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Adam Lambert Interview in Cyzo October 2012 issue (full translation)

September 30, 2012

Here’s Juneau’s translation of Adam’s interview in Japan’s Cyzo, October 2012 issue

Special thanks to @mmyy9!! And PLEASE if you would like to share this on your blog, I would appreciate it if you could post a link to this page rather than copying and pasting the text on your own site. Thank you. 

Jewish, Astrology-loving, “The Male Lady Gaga” – Who is the Real Adam Lambert?

by Shinsan Nameko 

HOT, Good-Looking Guy (185 centimeters tall), 2012 (Sexiest Male Musician) #1 (Billboard album), happens to be gay…exciting the male fans and causing anguish to female fans, sin-inducing voice – Adam Lambert came to Japan in August. And that Adam, who around the world makes hearts skip a beat, the deprived child who since his debut has been hot, is rapidly approaching!? “American Idol” ultra-carnivorous Adam, Adam the Jew, Adam of the “Eye of Horus” tattoo, Adam who sings about “self love”…I am close to the true face of the most notable pop icon of today!

From @cyzowoman

Nameko:  You album “Trespassing” is melodious and stylish, and it has trespassed into my heart.

Adam: Ha ha ha! Thank you.

Nameko:   In Japan are your female fans more numerous?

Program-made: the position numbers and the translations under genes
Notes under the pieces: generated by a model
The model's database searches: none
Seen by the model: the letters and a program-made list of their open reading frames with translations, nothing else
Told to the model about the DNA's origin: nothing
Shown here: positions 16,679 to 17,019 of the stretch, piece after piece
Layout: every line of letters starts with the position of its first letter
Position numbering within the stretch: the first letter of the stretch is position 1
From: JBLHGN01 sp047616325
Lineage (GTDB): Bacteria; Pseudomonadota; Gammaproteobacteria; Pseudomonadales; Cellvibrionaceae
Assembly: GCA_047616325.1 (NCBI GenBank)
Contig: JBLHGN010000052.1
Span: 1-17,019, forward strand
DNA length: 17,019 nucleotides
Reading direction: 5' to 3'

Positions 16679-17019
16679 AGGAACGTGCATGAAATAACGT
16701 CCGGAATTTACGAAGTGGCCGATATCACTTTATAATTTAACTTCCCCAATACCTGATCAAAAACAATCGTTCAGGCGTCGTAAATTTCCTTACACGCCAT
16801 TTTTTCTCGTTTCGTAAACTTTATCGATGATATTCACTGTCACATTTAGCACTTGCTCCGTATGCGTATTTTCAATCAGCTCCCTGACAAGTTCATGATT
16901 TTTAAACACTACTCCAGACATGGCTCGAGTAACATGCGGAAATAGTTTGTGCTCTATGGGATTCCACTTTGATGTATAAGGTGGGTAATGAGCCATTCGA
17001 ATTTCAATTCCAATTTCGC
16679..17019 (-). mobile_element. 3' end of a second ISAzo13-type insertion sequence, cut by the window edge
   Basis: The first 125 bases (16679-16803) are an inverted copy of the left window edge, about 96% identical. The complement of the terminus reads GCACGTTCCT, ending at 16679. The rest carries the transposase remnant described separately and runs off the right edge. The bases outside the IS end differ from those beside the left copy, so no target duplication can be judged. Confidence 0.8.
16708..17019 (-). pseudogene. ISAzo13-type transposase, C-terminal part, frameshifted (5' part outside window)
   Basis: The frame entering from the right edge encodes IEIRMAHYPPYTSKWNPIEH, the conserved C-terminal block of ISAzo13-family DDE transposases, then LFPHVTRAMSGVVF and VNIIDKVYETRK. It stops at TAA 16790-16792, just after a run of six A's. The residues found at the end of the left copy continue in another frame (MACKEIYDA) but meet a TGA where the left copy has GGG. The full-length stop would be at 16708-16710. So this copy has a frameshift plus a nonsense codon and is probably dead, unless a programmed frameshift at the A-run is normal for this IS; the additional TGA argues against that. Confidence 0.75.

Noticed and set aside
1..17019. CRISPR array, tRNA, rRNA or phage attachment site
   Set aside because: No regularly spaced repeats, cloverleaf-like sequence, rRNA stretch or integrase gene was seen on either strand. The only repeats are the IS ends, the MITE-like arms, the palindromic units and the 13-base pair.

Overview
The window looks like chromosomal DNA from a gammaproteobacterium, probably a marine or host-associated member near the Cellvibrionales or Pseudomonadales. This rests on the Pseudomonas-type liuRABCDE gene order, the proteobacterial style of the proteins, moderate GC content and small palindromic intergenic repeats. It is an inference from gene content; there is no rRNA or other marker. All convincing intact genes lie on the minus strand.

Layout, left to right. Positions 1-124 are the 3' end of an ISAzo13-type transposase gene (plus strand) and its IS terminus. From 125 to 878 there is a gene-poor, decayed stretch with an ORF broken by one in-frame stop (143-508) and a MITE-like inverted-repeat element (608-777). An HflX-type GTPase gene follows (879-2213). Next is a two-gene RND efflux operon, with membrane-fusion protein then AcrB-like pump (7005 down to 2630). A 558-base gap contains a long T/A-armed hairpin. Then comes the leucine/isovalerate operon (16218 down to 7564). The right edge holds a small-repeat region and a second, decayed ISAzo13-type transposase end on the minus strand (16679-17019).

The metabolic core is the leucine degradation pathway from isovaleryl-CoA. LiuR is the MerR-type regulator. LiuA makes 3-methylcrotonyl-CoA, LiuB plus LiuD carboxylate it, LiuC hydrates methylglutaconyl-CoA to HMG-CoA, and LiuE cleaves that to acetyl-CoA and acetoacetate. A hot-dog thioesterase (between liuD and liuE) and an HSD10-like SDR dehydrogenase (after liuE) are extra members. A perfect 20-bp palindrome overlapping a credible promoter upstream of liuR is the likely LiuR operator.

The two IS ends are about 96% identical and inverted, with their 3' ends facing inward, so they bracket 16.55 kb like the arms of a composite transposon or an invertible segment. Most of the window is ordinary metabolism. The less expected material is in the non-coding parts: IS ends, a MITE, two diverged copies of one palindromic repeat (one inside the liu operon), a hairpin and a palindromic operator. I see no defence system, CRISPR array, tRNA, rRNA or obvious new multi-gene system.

Adam: I think there are more women. There are women among the ones that you would call serious fans, but when I’m in front of a live audience, I see a lot of men too, gay fans as well as ordinary rock music fans.

Nameko:   What is your impression of Japanese men?

Adam: There are a lot of stylish people. I’ve seen ordinary men who are styled with a “neutral” or “feminine” feel. Even if they are not gay, for men to style themselves that way, in America if men appeared that way, they would be regarded as homosexual. That’s a cultural difference I’m sensing.

Nameko:   In Japan even if [a man] dressed stylishly, they wouldn’t be thought of that way.

Adam: This is a generalization, but it seems to me that in the West, visual appearance is used to represent one’s sexuality.

Nameko:   In Japan, gay people are popular for being stylish and amusing…